The Immigration Debate (1)

Those who have read my writings and blog may have gathered that immigration is a subject I follow with a keen and particular interest. Ever since I was a student, when I befriended a number of overseas students, I have been involved with folk from all over the world and overall I have felt enriched having done so. A disproportionate number of those coming from overseas, who I happen to have engaged with in recent years, have struggled with life in the UK, not having secure and at least moderately well paid work, and some are asylum seekers, meaning they can’t work (legally) or claim benefits.

Immigration is a hot topic for discussion and not a few British born residents look upon seeing foreigners, coming to the UK to settle, unfavourably, not helped by biased media reporting that demonises immigrants and political exchanges that seems to be more about point scoring. I have no doubt in the recent past immigration has got out of hand (given the lack of infrastructure to support new immigrants and a firm, fair and consistent policy that allows for the right level of immigration). Those let in are not always the most deserving or who will do the country the most good. I also have no doubt there has been a lot of misinformation.

I am grateful to my Facebook friend for pointing out an article with the title: “Do Migrants Really Cost Britain £120 Billion? Here’s What You Need To Know“, which raised the question do they or do they not give more to Britain than they take away? It also got me thinking! I suspect, what we end up with may be a classic example of “lies, dammed lies and statistics“, and I have no doubt the point where truth lays will vary from person to person. As argued in a recent “Immigration and Malayalee” blog posting, I have seen many examples where Britain has overall benefited as a result of people coming from overseas to settle in this country, although that need not always be the case. I suspect, I will return to this subject in due course, for the debate has far from run its course and, with the run up to the 2015 General Election, I anticipate it will hot up.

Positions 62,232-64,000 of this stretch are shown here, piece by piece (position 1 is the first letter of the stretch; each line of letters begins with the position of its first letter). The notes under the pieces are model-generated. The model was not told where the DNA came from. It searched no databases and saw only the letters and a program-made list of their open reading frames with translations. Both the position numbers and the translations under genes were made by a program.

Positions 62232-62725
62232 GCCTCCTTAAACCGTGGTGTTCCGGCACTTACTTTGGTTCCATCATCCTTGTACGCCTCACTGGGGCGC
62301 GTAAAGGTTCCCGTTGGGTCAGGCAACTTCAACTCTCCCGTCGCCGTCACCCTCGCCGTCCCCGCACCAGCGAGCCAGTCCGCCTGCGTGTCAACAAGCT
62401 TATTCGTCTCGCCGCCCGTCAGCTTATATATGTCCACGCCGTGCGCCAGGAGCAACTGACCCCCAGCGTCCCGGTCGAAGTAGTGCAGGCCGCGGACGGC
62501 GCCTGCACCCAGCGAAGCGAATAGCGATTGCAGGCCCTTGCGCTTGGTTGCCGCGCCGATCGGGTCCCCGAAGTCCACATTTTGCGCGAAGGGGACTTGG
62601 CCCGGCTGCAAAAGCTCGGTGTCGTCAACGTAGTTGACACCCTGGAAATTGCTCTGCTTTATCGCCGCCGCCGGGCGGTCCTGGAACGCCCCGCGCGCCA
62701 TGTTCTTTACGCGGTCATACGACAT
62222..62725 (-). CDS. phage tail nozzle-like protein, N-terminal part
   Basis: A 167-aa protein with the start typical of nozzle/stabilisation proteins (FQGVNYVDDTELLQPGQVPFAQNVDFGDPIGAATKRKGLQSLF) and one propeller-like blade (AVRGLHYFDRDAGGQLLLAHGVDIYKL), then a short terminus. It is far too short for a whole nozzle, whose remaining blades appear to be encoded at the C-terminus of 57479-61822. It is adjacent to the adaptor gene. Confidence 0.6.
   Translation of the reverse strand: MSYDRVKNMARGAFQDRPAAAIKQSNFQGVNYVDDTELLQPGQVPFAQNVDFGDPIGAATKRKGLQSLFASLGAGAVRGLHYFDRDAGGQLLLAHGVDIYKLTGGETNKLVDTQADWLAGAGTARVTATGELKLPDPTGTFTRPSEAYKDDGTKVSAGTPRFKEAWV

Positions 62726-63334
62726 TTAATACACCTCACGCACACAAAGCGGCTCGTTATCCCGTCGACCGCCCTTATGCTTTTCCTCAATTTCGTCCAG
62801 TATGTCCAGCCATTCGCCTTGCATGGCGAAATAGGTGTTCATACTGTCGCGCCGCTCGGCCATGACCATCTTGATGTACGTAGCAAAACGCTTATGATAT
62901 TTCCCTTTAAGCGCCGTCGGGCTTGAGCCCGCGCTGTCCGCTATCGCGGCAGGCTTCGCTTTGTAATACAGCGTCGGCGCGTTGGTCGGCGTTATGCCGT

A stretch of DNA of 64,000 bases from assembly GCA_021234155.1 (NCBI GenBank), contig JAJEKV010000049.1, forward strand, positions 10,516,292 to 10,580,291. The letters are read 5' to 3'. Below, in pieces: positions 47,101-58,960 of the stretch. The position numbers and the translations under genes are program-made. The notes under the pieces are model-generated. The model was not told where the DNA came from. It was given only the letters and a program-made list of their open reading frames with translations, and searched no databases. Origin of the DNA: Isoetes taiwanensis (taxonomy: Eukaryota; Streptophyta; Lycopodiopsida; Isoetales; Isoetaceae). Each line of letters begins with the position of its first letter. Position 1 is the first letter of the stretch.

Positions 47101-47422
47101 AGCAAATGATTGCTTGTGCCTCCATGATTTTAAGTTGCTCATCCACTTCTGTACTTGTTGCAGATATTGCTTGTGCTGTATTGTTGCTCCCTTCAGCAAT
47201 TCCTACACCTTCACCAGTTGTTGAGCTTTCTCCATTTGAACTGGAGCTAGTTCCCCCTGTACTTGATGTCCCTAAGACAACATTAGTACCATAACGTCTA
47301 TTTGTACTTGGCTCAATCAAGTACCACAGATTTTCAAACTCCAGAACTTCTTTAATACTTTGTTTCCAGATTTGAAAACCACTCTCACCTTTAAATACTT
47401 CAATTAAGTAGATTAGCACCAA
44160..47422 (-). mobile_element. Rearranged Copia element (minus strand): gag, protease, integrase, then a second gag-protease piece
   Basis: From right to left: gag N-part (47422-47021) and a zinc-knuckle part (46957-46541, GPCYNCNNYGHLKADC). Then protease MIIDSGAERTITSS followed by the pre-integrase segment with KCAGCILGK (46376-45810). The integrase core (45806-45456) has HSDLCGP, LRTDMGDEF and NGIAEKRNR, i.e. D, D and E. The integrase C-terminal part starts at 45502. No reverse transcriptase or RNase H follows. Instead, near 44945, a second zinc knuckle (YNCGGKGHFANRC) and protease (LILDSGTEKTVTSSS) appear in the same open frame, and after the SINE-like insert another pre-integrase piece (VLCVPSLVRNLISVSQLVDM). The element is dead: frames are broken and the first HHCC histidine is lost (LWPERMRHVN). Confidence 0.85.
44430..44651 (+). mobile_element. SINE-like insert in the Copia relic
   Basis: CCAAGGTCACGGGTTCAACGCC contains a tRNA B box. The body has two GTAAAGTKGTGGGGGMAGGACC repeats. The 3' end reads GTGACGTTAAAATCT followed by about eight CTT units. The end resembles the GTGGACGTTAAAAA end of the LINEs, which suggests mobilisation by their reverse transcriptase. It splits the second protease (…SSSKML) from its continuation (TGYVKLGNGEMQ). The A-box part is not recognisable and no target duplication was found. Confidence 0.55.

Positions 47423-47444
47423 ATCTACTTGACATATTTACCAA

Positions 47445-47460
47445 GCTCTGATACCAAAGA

Having place the proverbial stake in the ground, I close with what I would like to see happen:

  1. A proper debate on immigration that will lead to a sensible and just immigration policy.
  2. An understanding of the facts, presented in a balanced way, and an exposure of fiction.
  3. Immigrants welcomed here on the basis of “Christian” hospitality.
  4. Getting the balance right between supporting those who come from overseas to live in the UK but reviewing and limiting benefits, which in any case ought to be earned.
  5. Control on numbers of immigrants, based on how well they might contribute to UK life, and shifting the balance toward Commonwealth citizens and away from the EU.
  6. Standing up to EU directives, when it comes to taking those who may not seem to contribute to UK life according to acceptable criteria, e.g. from new members, such as Bulgaria and Romania.
  7. Encouraging immigrants to adopt or at least respect “British values” (as long as these are defined, are the “right” ones and are followed by those who lead us) and to speak / write English.
  8. A just and compassionate approach to dealing with asylum seekers (unlike what we are seeing at present).
  9. A sense of British identity based on traditional values, that rejects doctrinaire multi-culturalism, yet celebrates diversity.
  10. British foreign policy that really is ethical.

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